The Broadview

Soccer players shoot for equal pay

Claire Kosewic, Senior Reporter

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Female soccer players from the United States Women’s National Team made headlines for filing a wage discrimination complaint against the United States Soccer Federation, claiming they are not fairly compensated compared to their male counterparts.

“A lot of young girls look up to the women’s national soccer team, and to see that women who inspire them are fighting for a cause like equal pay and working to level the playing field is great,” soccer team co-captain Delaney Moslander said.

Hope Solo, Carli Lloyd, Becky Sauerbrunn, Alex Morgan and Megan Rapinoe filed the complaint with the Equal Employment Opportunity Commission, citing they earn as little as 40 percent of the men’s soccer team’s wages, despite their team’s third World Cup win last summer.

“What equal employment laws look at is the comparability of the work,” Andrea Johnson, an Equal Justice Works Fellow at the National Women’s Law Center, said. “If the men and the women are both playing soccer, then they should be compensated similarly.”

U.S. Soccer justified the pay disparity by saying the men generate much more annual income than the women and that the viewer and revenue statistics the players used in their complaint was “cherry-picked from an extremely successful season to draw broad conclusions.”

“Their lawsuit is totally justifiable because the women are paid so much less than the men even when the women’s team wins consistently more than the men’s team does,” Moslander said.

Women standing up for issues they strongly believe in is inspiring and a demonstration of strength and of the influence of women in our society, according to outside defender Rosie Morford.

“I’m a soccer player and so are they — we’re all girls, which I think kind of bonds us,” Morford said. “When I see someone like Carli Lloyd or Alex Morgan sticking up for themselves, it inspires me to do the same for myself and know that that is okay.”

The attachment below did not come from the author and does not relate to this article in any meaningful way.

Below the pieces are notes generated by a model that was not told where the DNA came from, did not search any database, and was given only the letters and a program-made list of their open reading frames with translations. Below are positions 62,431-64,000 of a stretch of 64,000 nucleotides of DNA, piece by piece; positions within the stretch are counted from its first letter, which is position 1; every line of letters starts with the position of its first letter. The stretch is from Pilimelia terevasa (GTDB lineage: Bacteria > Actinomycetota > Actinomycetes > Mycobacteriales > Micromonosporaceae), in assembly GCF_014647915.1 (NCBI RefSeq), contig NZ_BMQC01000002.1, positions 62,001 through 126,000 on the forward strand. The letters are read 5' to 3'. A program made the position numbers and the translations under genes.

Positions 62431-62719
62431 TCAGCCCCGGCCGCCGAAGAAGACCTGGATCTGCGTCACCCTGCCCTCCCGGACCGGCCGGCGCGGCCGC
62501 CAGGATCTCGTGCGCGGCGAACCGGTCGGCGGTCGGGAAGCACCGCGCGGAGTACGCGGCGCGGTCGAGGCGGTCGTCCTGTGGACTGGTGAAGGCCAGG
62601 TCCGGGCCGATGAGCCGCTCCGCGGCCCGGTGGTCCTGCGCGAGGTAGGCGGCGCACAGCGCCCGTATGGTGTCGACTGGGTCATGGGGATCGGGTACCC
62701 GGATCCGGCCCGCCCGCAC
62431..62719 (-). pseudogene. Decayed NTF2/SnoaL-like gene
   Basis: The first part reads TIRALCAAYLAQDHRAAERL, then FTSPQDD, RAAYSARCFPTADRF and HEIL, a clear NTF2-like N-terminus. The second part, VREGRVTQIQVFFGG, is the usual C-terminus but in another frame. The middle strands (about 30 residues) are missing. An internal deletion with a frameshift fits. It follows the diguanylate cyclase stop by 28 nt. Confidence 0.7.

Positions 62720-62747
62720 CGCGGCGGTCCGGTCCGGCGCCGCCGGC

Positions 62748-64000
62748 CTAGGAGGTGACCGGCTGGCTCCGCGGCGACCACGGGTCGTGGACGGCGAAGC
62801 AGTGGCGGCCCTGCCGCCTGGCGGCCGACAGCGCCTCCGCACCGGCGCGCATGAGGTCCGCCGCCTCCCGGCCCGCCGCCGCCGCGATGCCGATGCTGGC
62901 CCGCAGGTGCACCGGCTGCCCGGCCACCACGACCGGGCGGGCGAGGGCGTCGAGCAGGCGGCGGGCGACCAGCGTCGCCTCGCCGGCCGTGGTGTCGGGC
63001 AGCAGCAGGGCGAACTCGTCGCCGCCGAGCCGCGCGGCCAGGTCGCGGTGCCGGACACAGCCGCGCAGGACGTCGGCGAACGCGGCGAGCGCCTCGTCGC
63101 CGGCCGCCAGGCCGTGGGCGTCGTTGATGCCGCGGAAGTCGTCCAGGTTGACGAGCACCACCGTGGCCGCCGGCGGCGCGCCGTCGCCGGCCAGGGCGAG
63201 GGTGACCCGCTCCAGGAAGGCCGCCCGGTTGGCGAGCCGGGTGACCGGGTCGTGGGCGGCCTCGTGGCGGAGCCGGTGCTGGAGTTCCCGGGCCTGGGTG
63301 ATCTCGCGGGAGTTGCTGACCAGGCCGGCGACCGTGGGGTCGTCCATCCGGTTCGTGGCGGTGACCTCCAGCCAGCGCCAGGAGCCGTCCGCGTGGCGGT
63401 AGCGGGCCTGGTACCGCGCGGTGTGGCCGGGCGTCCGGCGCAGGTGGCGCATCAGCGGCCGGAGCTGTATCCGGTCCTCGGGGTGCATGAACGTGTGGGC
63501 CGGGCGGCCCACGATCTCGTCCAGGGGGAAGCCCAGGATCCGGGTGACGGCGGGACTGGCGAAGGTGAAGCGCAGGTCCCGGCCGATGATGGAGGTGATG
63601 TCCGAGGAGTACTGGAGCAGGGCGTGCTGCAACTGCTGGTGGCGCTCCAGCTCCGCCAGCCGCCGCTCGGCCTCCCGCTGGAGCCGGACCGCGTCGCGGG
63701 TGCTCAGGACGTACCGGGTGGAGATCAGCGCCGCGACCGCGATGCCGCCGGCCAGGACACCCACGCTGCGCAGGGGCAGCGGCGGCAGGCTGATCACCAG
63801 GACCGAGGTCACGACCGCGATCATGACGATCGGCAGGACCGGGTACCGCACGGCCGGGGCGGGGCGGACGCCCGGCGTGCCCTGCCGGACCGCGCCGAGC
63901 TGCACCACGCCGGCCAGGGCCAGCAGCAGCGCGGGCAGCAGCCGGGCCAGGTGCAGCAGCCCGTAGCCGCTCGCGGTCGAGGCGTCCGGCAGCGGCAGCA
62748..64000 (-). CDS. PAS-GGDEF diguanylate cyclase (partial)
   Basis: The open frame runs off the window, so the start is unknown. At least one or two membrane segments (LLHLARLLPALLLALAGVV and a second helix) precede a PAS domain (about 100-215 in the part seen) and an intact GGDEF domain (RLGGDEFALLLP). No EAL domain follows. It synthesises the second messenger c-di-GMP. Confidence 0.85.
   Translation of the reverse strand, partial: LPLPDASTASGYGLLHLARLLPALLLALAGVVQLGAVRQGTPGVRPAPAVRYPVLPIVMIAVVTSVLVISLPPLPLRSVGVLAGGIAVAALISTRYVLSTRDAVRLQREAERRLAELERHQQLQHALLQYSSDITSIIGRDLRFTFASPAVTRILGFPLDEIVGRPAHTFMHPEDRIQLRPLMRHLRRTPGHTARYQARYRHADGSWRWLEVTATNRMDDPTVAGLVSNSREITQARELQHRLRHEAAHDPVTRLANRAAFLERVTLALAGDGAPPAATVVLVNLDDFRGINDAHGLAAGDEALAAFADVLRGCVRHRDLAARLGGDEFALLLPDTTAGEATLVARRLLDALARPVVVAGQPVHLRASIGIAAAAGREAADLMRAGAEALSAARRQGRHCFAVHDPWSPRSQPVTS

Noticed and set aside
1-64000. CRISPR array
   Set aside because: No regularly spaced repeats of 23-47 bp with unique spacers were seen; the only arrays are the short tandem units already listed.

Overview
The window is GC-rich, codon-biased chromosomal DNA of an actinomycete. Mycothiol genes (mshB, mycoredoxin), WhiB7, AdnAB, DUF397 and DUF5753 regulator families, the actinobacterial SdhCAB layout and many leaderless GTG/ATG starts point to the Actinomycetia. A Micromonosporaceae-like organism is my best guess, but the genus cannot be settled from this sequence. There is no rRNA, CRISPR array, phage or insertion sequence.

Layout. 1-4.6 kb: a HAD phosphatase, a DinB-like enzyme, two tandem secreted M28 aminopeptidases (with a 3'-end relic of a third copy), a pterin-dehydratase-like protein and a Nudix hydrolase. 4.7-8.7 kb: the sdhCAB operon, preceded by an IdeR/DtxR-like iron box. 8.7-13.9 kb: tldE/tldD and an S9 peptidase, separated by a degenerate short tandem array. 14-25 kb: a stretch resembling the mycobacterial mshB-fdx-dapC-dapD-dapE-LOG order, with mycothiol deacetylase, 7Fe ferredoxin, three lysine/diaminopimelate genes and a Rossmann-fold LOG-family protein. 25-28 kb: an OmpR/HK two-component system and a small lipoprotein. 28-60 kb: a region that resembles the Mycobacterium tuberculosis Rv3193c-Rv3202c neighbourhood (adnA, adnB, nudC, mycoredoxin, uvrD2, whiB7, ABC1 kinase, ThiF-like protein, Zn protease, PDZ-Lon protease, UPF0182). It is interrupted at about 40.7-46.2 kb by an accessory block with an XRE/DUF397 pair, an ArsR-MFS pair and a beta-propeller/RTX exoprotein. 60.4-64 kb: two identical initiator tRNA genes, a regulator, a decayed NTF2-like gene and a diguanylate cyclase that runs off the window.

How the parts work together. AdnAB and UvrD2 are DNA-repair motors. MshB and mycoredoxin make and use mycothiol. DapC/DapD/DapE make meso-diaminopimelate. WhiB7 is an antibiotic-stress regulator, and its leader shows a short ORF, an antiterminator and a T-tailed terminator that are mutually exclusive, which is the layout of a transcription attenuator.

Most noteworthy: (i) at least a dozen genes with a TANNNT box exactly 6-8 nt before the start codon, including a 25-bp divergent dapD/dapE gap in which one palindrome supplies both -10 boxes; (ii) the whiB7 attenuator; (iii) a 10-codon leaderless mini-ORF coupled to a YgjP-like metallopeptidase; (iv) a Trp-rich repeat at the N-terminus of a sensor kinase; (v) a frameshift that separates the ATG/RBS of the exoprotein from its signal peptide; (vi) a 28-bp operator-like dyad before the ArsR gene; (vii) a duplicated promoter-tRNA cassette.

Male and female teams do have different pay structures, with the men following a pay-to-play system and the women receiving a consistent salary with benefits — a condition the women negotiated for. The differing methods of pay is another reason U.S. Soccer claims the women are being fairly compensated.

In friendly matches, a man earns $5,000 for a loss and as much as $17,000 for a win, whereas a woman earns a mere $1,350 — but only if her team wins.

“The fact that someone agreed to a certain wage and even if they negotiated for it, if it is a discriminatory wage, that is not a defense,” Johnson said. “The whole idea of negotiation is an issue because women tend not to negotiate as much as men, which employers know and often take advantage of.”

Women are generally not comfortable to discuss wages, leading to many pay inequities that are never mentioned simply because they do not ever think to ask what a man’s salary would be, according to Johnson.

“Given America’s past history with issues like this, I don’t think it’s 100 percent at all that they’ll win their lawsuit,” Moslander said. “But I have hope because seeing their passion and their drive to do what they see as right is so inspiring. No win or loss changes that.”

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Soccer players shoot for equal pay